Ephraim’s Milton Tew says ‘do jobs right’
Possibly the oldest man in Ephraim, Milton Tew learned the value of hard work and good humor at a young age. He was born in 1921 and grew up during the Great Depression. With nothing to waste, he learned to work hard and do a job right the first time, according to his son Paul.
With help from his father, Milton graduated high school and went to Snow College in 1939. It was there that he met his wife, Fern Amelia Larsen. “They had a milk cow and Dad needed milk, and I think he was sweet on my mom, so I think it kind of worked out that he kept getting his milk from there, and one thing led to the next,” says Paul. “…He kept asking her to marry him over and over and over, and she finally acquiesced.”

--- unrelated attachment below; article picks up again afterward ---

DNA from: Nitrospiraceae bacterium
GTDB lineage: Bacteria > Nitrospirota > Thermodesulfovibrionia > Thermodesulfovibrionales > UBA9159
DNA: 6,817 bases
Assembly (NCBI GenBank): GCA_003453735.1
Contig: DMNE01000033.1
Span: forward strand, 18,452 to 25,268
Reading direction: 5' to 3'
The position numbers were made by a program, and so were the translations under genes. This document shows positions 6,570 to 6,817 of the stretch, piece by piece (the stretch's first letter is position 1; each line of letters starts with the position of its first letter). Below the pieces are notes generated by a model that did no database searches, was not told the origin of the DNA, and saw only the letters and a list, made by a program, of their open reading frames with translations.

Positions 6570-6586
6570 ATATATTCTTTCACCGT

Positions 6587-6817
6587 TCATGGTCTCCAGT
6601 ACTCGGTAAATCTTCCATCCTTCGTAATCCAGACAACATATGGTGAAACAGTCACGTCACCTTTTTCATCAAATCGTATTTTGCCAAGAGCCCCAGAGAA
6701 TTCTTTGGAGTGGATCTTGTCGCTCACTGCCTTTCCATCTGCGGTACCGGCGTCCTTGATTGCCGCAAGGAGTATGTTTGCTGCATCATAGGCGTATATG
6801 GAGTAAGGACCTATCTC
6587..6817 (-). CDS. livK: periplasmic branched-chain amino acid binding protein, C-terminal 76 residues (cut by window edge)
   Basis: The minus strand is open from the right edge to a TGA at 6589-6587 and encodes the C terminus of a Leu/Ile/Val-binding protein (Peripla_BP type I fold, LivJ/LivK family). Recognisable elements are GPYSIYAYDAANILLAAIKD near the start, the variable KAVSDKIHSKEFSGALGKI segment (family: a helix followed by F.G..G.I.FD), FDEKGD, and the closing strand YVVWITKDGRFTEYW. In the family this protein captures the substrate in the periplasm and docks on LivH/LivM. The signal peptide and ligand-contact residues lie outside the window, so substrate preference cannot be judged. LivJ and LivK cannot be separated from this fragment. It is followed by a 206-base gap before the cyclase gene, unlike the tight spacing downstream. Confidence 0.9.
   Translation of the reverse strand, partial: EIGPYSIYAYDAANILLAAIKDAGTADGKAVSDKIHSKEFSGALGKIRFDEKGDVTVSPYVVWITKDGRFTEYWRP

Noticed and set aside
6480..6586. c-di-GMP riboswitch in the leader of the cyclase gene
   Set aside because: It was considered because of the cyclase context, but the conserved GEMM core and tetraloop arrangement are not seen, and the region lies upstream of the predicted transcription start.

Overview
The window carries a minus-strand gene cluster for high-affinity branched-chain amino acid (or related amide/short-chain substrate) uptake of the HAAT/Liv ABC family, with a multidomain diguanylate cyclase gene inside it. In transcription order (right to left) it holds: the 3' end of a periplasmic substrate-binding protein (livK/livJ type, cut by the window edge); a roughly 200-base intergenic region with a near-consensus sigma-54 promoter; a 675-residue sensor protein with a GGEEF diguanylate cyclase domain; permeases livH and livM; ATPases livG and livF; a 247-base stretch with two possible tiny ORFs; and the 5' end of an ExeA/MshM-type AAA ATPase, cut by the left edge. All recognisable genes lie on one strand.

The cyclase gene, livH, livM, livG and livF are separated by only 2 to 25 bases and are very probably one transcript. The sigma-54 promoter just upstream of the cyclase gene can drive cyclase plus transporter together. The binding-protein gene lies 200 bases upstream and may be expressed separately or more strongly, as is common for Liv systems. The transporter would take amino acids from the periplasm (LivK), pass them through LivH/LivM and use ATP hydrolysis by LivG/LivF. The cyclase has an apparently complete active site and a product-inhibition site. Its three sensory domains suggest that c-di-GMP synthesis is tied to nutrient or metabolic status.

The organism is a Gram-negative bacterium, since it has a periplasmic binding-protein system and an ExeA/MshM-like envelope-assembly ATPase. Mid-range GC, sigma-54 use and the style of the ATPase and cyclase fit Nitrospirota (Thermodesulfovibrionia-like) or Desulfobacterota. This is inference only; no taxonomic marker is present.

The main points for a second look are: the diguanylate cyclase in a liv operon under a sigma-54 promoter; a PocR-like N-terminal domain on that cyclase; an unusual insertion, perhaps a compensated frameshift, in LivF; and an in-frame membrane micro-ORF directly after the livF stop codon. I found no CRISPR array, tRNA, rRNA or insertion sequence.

Milton and Fern both graduated from Snow and went on to Brigham Young University. Milton had to pause his education for a few years during World War II, when he served in the Army Corps of Engineers in Europe.
Milton finished his education at Purdue in Indiana. He was an educator, at one point being the vice principal of a large high school in California.
He had four children—David, Susan, Melanie, and Paul. Paul recalls the lessons his father taught him as a boy. “He deeply ingrained, if you’re going to do a job, do it right… I appreciate that. It was a challenge being a kid, but I now understand the value of hard work.”
Milton retired at the age of 60. He and his wife served an LDS mission in the Philippines. He was also in the Manti Temple presidency, and served as a patriarch for Snow College student stake. Now, at 96, he mostly keeps to himself. He lives in his home in Ephraim, where his children take care of him. His wife passed away ten years ago, and he misses her terribly, but he retains a sense of humor.
“He’s a fun-loving fellow. He loves to laugh. He’s happy. As he gets older, he’s kind of losing that, but he likes to laugh, and he thinks he’s funny,” his son says.
Milton will turn 97 in September.